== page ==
For tenants, renewing your current space or relocating within your building is often a better solution than moving. By remaining, you don't change commuting patterns, eating haunts or local neighborhood services, etc. Unfortunately, landlords have a name for tenants who negotiate their own renewal: "captured" tenants. This implies that they are virtually guaranteed to pay more for their space than a new tenant moving in.
Landlords know exactly what it would cost for a tenant to move and the natural resistance for tenants to make such a move. With these assumptions firmly implanted in their heads, landlords will extract the highest rent possible from you. Our job, at G.E. Grace, is to dislodge those notions.
“Getting out” of a lease for a business is usually a last resort, but sometimes a necessary one. The good news is that there are methods available to expedite an early out. Planning before the lease is signed is essential. Inability to pay the rent isn’t the only reason a tenant may need to break a lease. It may be more important if you are very successful and need larger space. Here are the lease clauses and methods to consider:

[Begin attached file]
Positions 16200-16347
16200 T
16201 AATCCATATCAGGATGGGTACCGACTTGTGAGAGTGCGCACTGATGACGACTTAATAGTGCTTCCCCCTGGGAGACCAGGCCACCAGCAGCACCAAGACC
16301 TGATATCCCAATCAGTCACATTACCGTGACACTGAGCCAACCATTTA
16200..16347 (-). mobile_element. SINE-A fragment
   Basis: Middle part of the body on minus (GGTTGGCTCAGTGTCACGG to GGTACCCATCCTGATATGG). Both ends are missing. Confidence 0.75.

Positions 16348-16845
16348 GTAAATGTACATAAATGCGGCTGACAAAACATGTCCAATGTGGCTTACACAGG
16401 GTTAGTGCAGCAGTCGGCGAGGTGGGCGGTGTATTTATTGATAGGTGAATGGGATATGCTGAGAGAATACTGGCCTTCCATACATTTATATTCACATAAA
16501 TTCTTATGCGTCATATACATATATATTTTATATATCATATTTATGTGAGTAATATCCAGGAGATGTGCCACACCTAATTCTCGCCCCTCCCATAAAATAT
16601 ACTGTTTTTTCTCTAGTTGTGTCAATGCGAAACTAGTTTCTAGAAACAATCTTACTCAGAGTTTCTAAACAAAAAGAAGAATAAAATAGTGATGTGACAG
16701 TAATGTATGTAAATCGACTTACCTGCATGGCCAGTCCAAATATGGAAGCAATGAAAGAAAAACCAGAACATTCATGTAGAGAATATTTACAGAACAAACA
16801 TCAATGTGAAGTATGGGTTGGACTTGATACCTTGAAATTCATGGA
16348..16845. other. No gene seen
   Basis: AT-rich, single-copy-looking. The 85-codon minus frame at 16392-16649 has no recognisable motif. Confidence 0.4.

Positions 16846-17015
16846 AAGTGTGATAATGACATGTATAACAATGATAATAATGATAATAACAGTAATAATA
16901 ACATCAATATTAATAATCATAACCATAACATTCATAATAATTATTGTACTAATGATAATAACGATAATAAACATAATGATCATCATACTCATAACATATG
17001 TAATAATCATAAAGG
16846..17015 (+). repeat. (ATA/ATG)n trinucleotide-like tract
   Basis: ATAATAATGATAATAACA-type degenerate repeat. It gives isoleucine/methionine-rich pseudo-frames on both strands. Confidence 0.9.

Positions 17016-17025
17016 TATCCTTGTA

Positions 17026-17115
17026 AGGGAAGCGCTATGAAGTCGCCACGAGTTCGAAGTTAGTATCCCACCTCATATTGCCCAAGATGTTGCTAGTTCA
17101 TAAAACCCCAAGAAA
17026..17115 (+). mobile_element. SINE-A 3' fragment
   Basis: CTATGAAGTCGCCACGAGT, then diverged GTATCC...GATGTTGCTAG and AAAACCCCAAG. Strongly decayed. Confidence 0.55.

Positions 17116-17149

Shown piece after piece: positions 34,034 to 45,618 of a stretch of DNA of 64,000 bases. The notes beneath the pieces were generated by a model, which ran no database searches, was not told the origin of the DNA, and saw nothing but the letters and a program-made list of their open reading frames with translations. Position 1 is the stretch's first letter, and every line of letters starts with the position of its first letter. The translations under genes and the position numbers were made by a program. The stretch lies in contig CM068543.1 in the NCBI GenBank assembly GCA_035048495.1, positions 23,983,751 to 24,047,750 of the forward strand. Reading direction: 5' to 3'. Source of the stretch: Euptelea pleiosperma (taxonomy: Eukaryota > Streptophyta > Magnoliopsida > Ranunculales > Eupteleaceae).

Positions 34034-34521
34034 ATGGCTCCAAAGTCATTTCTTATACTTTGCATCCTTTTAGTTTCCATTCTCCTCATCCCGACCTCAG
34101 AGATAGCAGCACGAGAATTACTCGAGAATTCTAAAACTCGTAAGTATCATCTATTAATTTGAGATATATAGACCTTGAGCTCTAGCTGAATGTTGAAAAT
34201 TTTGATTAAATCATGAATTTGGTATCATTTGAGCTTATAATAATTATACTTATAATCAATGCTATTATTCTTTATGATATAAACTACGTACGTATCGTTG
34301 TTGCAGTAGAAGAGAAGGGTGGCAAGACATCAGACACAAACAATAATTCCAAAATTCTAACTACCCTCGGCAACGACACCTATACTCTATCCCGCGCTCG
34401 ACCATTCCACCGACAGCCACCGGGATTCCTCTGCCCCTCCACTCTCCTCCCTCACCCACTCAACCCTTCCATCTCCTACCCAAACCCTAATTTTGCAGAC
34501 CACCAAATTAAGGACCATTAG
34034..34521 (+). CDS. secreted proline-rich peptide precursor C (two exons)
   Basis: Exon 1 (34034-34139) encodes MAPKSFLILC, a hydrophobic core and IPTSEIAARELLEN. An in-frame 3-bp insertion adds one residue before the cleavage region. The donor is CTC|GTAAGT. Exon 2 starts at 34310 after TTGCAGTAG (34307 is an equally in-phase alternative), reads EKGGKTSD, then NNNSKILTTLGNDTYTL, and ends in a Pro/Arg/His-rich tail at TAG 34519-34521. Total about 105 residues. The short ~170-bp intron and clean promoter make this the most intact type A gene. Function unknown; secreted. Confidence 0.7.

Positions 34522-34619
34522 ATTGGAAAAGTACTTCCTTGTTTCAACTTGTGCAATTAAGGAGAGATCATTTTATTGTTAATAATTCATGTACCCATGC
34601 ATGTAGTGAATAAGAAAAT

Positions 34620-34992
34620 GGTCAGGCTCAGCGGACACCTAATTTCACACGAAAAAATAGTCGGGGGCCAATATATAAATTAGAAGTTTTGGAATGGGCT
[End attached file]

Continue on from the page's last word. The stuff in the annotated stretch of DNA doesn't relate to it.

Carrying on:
When a new client meets with a tenant representative broker, one of the most important pieces of the consultation is utilizing the client’s goals and aspirations as a “road map” to the right building. That map may cover different terrain in each tenant’s case, but there are 5 basic factors to consider that are universal in any move:
When a company comes to us looking for the perfect space from which to operate and grow their business, we have 5 major factors that we take into account. These 5 key considerations can either greatly enhance or detract from the properties that we evaluate.